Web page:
As he walked by the Sea of Galilee, he saw two brothers, Simon, who is called Peter, and Andrew his brother, casting a net into the sea-- for they were fishermen. And he said to them, "Follow me, and I will make you fish for people." Immediately they left their nets and followed him. As he went from there, he saw two other brothers, James son of Zebedee and his brother John, in the boat with their father Zebedee, mending their nets, and he called them. Immediately they left the boat and their father, and followed him. Jesus went throughout Galilee, teaching in their synagogues and proclaiming the good news of the kingdom and curing every disease and every sickness among the people. Matthew 4:12-23

I have observed that fishing with a pole, as most of us think of fishing, is much easier than fishing with a net. With a pole and line in the water, we can pretend to be fishing and really be day dreaming. We can be watching people or the horizon and contemplating our own private thoughts. But nets are heavy and require our all. When wet they are extremely heavy and when full of slippery, jumping fish they require massive amounts of strength and effort to haul them in. Hauling them into a small fishing vessel requires skill too, keeping the boat from tipping and sinking, losing crew and catch at the same time. The leisure activity of a line and pole is what most of us want. When we are called by God to follow, it involves the netting kind of work. Hard, back breaking work in strange and complex situations.

The four men who dropped their nets, Peter and Andrew, James and John left family and their traditional ways to follow Jesus. They went from the familiar to the strange and had their all demanded of them, in very different ways. They would be challenged to see the former enemies as family, their traditions set aside for love and they would be traveling among strangers in very different places and Jesus would find ways to make them all relatives. They cast their nets and gathered others in - in ways they could never have imagined as they dropped their own familiar nets.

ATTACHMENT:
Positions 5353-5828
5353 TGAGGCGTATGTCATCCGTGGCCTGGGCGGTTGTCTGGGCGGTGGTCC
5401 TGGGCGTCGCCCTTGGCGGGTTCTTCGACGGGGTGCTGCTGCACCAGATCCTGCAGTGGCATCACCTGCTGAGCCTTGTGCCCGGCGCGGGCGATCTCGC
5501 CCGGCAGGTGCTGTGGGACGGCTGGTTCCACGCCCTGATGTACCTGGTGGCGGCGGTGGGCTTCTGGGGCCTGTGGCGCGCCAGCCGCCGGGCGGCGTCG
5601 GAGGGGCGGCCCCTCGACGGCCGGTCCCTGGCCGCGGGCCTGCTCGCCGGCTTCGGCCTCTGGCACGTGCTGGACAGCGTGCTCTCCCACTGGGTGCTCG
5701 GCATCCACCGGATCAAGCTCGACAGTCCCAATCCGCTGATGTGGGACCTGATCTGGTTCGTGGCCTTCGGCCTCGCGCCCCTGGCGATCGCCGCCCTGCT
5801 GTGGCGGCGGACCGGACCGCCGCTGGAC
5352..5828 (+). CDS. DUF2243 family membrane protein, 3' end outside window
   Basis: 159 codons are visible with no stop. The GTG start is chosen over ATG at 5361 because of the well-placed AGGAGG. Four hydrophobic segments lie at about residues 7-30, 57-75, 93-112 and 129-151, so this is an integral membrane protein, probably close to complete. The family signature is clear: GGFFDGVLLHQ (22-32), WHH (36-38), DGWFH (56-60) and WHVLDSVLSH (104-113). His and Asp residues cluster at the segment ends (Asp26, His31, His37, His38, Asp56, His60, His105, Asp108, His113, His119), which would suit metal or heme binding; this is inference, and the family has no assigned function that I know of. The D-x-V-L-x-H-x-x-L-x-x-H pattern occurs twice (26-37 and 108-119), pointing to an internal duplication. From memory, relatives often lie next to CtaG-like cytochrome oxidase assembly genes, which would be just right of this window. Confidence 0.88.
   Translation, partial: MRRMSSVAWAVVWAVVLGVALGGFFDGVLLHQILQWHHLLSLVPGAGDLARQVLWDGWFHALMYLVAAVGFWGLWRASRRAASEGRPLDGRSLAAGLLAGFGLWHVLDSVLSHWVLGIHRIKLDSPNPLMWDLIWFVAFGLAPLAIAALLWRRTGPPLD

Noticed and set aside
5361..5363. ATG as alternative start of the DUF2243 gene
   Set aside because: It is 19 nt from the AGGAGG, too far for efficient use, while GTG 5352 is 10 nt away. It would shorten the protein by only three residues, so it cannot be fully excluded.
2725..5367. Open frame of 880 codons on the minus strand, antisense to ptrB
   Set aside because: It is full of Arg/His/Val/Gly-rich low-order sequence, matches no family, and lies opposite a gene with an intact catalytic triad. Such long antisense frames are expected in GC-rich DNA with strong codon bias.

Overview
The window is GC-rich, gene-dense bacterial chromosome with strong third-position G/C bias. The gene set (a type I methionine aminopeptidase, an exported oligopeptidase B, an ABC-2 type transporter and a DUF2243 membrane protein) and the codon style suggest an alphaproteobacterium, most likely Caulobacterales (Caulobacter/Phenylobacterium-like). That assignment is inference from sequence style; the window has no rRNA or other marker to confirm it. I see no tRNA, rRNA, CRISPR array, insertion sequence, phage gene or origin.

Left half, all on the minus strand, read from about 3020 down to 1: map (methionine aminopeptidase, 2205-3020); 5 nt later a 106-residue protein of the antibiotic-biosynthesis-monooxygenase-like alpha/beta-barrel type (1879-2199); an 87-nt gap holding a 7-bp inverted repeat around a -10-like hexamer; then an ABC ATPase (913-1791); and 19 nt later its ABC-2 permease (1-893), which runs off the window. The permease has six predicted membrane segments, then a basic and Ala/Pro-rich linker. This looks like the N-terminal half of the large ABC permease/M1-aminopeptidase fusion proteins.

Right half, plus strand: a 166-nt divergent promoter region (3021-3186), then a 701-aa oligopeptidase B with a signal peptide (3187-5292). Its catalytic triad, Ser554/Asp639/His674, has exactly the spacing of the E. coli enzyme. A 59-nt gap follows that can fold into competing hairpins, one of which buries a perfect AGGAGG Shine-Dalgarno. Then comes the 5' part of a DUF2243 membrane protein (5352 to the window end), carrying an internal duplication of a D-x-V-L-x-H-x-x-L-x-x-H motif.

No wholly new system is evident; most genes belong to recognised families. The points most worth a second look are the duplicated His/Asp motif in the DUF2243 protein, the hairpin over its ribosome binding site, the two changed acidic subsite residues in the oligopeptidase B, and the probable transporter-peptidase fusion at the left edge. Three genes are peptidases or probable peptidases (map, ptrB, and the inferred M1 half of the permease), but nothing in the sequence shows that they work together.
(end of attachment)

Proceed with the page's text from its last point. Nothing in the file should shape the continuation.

Today, I want to remember that God calls us all, lay and ordained alike, to be fishers - to put our all into our faith and to give up the familiar for the redemption of the world. We are invited to set aside judgment so that God can gather all and make us a family. May God give us all the strength to gather others in, even the ones who make us awkward and uncomfortable.

Thursday, January 20, 2011

Lamps and Seeds

And he said to them, “Is a lamp brought in to be put under a basket, or under a bed, and not on a stand? For nothing is hidden except to be made manifest; nor is anything secret except to come to light. If anyone has ears to hear, let him hear.”And he said to them, “Pay attention to what you hear: with the measure you use, it will be measured to you, and still more will be added to you. For to the one who has, more will be given, and from the one who has not, even what he has will be taken away.” And he said, “The kingdom of God is as if a man should scatter seed on the ground. He sleeps and rises night and day, and the seed sprouts and grows; he knows not how. The earth produces by itself, first the blade, then the ear, then the full grain in the ear. But when the grain is ripe, at once he puts in the sickle, because the harvest has come.” And he said, “With what can we compare the kingdom of God, or what parable shall we use for it? It is like a grain of mustard seed, which, when sown on the ground, is the smallest of all the seeds on earth, yet when it is sown it grows up and becomes larger than all the garden plants and puts out large branches, so that the birds of the air can make nests in its shade.” With many such parables he spoke the word to them, as they were able to hear it. He did not speak to them without a parable, but privately to his own disciples he explained everything.Mark 4:21-34